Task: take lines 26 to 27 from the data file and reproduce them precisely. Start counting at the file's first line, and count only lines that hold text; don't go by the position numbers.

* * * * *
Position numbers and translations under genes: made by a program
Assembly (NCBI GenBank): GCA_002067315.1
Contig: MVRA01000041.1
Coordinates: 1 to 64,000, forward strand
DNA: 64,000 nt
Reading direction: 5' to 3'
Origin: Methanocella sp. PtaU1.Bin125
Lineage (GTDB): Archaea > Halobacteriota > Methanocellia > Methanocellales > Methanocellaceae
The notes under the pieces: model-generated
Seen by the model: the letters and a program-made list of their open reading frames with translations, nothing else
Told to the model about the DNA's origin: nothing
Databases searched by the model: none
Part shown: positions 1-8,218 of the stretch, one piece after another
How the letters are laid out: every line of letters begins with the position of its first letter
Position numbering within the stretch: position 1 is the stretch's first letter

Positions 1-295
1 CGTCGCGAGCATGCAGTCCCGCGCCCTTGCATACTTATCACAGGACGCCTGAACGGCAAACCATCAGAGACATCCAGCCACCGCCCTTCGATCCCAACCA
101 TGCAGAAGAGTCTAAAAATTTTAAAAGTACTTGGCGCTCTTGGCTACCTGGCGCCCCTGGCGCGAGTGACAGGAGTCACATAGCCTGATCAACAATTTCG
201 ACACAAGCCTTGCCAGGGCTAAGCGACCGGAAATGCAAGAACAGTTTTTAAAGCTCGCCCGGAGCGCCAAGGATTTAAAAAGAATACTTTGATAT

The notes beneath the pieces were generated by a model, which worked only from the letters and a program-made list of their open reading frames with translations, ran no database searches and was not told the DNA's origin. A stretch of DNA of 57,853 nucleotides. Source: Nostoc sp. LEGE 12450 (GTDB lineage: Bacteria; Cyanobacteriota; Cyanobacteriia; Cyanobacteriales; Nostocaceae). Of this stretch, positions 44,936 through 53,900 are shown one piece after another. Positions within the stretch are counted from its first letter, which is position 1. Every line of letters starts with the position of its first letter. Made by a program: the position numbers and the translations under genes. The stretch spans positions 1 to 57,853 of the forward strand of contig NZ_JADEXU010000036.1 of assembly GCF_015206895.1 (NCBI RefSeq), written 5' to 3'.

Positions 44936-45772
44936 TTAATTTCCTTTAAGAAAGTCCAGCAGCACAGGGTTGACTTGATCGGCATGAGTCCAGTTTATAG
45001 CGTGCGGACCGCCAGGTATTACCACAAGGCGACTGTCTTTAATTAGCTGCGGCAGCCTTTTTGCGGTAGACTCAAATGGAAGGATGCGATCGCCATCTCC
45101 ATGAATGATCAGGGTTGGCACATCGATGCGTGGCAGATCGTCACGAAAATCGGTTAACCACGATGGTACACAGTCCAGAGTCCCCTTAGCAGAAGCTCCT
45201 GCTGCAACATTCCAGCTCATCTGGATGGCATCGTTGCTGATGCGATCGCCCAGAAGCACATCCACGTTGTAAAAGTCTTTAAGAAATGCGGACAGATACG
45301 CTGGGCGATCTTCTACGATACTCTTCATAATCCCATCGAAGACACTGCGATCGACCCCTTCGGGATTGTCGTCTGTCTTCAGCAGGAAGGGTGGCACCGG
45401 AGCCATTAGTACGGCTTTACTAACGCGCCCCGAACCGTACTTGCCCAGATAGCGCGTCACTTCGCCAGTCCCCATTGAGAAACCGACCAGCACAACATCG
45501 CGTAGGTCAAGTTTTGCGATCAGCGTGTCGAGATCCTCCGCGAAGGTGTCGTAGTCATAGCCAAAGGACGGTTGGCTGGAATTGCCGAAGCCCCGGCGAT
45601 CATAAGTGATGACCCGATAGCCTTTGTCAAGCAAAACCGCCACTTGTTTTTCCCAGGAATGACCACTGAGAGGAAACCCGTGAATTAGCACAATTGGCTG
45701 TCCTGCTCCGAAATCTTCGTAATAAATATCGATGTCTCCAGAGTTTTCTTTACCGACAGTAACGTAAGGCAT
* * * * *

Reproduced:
45301 CTGGGCGATCTTCTACGATACTCTTCATAATCCCATCGAAGACACTGCGATCGACCCCTTCGGGATTGTCGTCTGTCTTCAGCAGGAAGGGTGGCACCGG
45401 AGCCATTAGTACGGCTTTACTAACGCGCCCCGAACCGTACTTGCCCAGATAGCGCGTCACTTCGCCAGTCCCCATTGAGAAACCGACCAGCACAACATCG